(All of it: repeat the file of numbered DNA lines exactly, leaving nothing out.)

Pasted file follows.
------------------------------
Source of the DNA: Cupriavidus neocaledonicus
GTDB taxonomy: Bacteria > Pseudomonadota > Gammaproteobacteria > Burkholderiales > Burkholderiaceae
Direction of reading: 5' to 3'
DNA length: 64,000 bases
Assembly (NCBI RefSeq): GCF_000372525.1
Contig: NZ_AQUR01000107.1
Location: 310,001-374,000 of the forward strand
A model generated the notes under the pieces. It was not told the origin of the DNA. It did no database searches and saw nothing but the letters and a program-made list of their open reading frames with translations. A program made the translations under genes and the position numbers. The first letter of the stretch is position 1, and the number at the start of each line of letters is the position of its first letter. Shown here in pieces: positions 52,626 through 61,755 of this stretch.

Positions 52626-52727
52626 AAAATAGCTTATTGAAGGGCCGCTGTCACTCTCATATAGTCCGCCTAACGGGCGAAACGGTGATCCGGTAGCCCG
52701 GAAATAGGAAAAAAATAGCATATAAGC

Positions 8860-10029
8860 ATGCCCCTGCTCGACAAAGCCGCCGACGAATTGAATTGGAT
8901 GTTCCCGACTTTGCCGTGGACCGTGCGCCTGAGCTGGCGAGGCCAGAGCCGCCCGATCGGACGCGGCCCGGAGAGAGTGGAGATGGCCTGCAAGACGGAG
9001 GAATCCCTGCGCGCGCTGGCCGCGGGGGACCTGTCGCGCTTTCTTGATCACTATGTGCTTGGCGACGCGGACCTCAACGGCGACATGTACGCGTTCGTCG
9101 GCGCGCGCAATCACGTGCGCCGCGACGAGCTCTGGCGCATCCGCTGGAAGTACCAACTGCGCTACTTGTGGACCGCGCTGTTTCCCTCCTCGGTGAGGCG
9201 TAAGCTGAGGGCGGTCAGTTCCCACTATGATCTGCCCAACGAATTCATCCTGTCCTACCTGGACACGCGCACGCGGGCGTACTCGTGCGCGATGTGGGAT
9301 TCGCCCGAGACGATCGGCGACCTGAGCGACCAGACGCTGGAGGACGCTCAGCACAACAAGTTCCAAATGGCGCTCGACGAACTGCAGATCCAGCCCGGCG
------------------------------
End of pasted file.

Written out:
Source of the DNA: Cupriavidus neocaledonicus
GTDB taxonomy: Bacteria > Pseudomonadota > Gammaproteobacteria > Burkholderiales > Burkholderiaceae
Direction of reading: 5' to 3'
DNA length: 64,000 bases
Assembly (NCBI RefSeq): GCF_000372525.1
Contig: NZ_AQUR01000107.1
Location: 310,001-374,000 of the forward strand
A model generated the notes under the pieces. It was not told the origin of the DNA. It did no database searches and saw nothing but the letters and a program-made list of their open reading frames with translations. A program made the translations under genes and the position numbers. The first letter of the stretch is position 1, and the number at the start of each line of letters is the position of its first letter. Shown here in pieces: positions 52,626 through 61,755 of this stretch.

Positions 52626-52727
52626 AAAATAGCTTATTGAAGGGCCGCTGTCACTCTCATATAGTCCGCCTAACGGGCGAAACGGTGATCCGGTAGCCCG
52701 GAAATAGGAAAAAAATAGCATATAAGC

Positions 8860-10029
8860 ATGCCCCTGCTCGACAAAGCCGCCGACGAATTGAATTGGAT
8901 GTTCCCGACTTTGCCGTGGACCGTGCGCCTGAGCTGGCGAGGCCAGAGCCGCCCGATCGGACGCGGCCCGGAGAGAGTGGAGATGGCCTGCAAGACGGAG
9001 GAATCCCTGCGCGCGCTGGCCGCGGGGGACCTGTCGCGCTTTCTTGATCACTATGTGCTTGGCGACGCGGACCTCAACGGCGACATGTACGCGTTCGTCG
9101 GCGCGCGCAATCACGTGCGCCGCGACGAGCTCTGGCGCATCCGCTGGAAGTACCAACTGCGCTACTTGTGGACCGCGCTGTTTCCCTCCTCGGTGAGGCG
9201 TAAGCTGAGGGCGGTCAGTTCCCACTATGATCTGCCCAACGAATTCATCCTGTCCTACCTGGACACGCGCACGCGGGCGTACTCGTGCGCGATGTGGGAT
9301 TCGCCCGAGACGATCGGCGACCTGAGCGACCAGACGCTGGAGGACGCTCAGCACAACAAGTTCCAAATGGCGCTCGACGAACTGCAGATCCAGCCCGGCG